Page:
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The Financial Express

Youth livelihoods severely affected by Covid-19

| Updated: March 12, 2021 20:28:47


Youth livelihoods severely affected by Covid-19

The Covid-19 pandemic has wreaked havoc on the livelihoods of the country's young populations with nearly 70 per cent of them witnessing a fall in income, a study revealed on Tuesday.

The loss of earnings was calculated in November 2020 in comparison with November in 2019, according to the survey jointly conducted by South Asian Network on Economic Modeling (SANEM) and ActionAid, Bangladesh.

The drastic fall in incomes prompted a group of most vibrant economic actors to switch their jobs. As coping strategies, most of them relied on borrowings, savings and extra work to tide over the crisis, it said.

Unusual prices of daily commodities emerged as the biggest shock among the surveyed households during the pandemic, it added.

The findings of the survey, carried out in four selected districts Kurigram, Satkhira, Rajshahi and Barguna, were disclosed at a webinar on "Pandemic and the Youth in Bangladesh: Survey Findings from Four Selected Districts".

SANEM research director Dr Sayema Haque Bidisha moderated the webinar.

Sharing the outcomes, SANEM research economist Mahtab Uddin said some 69.76 per cent wage-employed respondents reported that their monthly salary had decreased while 4.52 per cent of the surveyed respondents reported that the main earning member had shifted to a different profession either because of low wage or wage cut or loss of employment.

Regarding self-employment, he said, almost one-third of households also claimed that their business had to be closed either permanently or temporarily since March 2020.

Several reasons were identified behind the business closures such as the economic lockdown, lack of demand, fall in price, increased cost of production, Covid-19 related additional costs and so on, said Mr Mahtab, also lecturer at Department of Economics, University of Dhaka.

Citing the responses of the households, he said the affected-people adopted a number of coping strategies.

About 40 per cent households relied on borrowing, 39.4 per cent resorted to savings, 21.3 per cent worked extra hours, 12.3 per cent sold their animal stock, 9.9 per cent changed dietary patterns involuntarily and 8.3 per cent relied on unconditional help offered by relatives and friends.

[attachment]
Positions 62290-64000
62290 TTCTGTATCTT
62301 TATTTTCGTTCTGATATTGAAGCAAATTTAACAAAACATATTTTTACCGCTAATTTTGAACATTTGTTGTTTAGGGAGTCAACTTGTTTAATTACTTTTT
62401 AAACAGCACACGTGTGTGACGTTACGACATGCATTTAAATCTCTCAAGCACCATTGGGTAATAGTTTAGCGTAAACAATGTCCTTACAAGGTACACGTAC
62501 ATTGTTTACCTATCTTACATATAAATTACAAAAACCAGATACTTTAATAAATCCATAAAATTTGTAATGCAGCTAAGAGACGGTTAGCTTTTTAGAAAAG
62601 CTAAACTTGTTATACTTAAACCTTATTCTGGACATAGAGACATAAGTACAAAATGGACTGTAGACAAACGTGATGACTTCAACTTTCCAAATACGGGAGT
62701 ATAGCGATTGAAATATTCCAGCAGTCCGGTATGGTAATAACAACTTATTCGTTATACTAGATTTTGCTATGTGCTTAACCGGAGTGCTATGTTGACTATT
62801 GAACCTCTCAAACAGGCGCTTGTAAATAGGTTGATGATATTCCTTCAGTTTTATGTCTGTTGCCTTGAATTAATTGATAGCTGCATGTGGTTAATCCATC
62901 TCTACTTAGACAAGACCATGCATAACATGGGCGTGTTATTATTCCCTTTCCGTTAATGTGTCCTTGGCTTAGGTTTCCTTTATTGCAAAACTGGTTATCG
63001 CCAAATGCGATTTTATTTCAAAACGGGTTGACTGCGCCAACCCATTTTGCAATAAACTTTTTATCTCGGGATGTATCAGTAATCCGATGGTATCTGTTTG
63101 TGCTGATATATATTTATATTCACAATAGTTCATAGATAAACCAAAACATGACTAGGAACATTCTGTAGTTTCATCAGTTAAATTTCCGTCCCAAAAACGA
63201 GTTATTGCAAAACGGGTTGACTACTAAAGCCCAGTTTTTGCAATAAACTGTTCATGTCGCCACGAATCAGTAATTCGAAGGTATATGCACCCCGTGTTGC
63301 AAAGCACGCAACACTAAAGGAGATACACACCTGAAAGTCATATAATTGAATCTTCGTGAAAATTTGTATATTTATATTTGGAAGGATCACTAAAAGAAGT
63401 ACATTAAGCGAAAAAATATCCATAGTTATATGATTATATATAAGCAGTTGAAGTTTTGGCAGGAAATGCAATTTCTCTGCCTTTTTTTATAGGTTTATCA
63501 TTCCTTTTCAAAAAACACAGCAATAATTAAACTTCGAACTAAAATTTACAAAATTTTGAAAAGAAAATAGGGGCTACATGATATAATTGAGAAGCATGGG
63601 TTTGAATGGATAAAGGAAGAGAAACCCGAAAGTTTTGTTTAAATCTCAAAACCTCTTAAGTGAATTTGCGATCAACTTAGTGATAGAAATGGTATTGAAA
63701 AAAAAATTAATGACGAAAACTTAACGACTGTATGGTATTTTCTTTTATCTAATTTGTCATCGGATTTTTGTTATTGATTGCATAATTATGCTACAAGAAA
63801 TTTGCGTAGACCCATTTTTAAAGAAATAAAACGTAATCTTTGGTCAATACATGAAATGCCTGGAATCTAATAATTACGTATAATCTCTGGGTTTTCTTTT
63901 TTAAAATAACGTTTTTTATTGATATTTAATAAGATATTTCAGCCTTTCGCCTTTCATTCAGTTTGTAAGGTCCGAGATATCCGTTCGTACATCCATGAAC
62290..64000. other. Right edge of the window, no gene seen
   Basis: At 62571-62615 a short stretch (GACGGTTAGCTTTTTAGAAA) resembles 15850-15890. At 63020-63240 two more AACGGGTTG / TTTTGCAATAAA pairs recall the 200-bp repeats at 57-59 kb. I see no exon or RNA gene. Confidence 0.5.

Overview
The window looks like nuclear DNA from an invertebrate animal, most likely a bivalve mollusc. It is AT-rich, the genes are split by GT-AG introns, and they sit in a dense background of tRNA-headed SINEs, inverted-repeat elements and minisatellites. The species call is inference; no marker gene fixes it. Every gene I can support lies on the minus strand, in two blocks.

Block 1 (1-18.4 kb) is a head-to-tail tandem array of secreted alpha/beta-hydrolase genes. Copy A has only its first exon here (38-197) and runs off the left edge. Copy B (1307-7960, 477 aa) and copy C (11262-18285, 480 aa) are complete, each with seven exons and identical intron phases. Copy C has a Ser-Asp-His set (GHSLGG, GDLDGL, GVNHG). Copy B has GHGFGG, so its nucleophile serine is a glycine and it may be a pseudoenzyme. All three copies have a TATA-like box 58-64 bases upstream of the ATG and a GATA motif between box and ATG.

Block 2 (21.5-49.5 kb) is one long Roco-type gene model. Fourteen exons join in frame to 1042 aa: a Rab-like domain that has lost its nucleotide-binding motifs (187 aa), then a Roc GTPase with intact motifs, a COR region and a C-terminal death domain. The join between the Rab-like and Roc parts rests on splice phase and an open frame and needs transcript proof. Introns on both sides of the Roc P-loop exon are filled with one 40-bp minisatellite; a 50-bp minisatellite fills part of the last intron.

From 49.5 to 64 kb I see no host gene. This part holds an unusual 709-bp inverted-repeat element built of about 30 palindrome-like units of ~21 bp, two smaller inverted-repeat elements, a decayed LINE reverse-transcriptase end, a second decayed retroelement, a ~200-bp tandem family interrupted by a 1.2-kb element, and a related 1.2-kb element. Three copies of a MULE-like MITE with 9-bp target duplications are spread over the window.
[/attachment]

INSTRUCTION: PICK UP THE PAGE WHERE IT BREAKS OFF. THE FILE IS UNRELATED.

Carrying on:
The study found that more than 51 per cent of the students had never attended online classes while 26.3 per cent infrequently were attending virtual classes.

The digital devices required to participate in online classes were absolutely unavailable for 70.35 per cent students in Kurigram, followed by Satkhira (60.24 per cent), Barguna (54.16 per cent) and Rajshahi (43.87 per cent), according to the research.

As a panellist, Dr Mohammad Abu Eusuf, a professor of development studies at Dhaka University, stressed the need for offering stimulus packages specifically for the youths.

In light of disruption caused by the pandemic in the education sector, he said, any education-related stimulus package would be very crucial.

"This will not only help ensure access to technological devices but also greatly uplift participation in online education," he added.

Dr Sanzida Akhter, chairman of women and gender studies department at DU, said one of the key findings of the survey revealed that around 56 per cent of female students in the four regions never attended online classes.

"This indicates a widening gender inequality in terms of access to online education," she said.

Dr Sanzida also voiced her concern over the absence of sexual health and mental health services at community clinics despite the rising incidence of such cases during the pandemic.

Team leader of Swisscontact Nadia Afrin Shams said one of the most effective ways to promote female employment and empowerment is through ensuring their access to industry-based training for job placement.

Ms Nadia opined that it is important to uncover the idiosyncrasies in individual communities including social and cultural norms that act as barriers to women to participate in education and enter the workforce.

"This will help generate region-specific policy recommendations and target the most vulnerable sections of the female population," she added.

Deeba Farah Haque of Brac's gender responsive education and skills programme in Chattogram hill tracts termed bringing back dropout children to their schools a challenge, once they reopen.

Unlike the male youths who usually take part in training programs or enter the workforce after dropping out of school, females are more likely to be forced into early marriage, she said.

"Therefore, there is a need to assess the rise in early marriage rates and implement policies to prevent them," she added.

Senior assistant secretary at the ministry of youth and sports Dilruba Sharmin said the ministry has undertaken a project to establish a sustainable online marketplace known as "paikarisale.com" to support youth entrepreneurs at upazila level.

"This project will also promote entrepreneurship capabilities of rural women and help them become financially self-independent," she mentioned.

SANEM executive director Dr Selim Raihan said small and medium enterprises and youths and women have emerged as the most adversely impacted groups. "So, they must get the highest priority."

Suggesting finding an innovative social protection mechanism, Dr Raihan also claimed that existing social protection programs are not enough to tackle the new challenges induced by the pandemic.

AcitionAid Bangladesh country director Farah Kabir said the survey will help in formulating effective policies to facilitate Covid-19 responses and recovery process for social sectors such as education, healthcare, gender-based violence at grassroots level.

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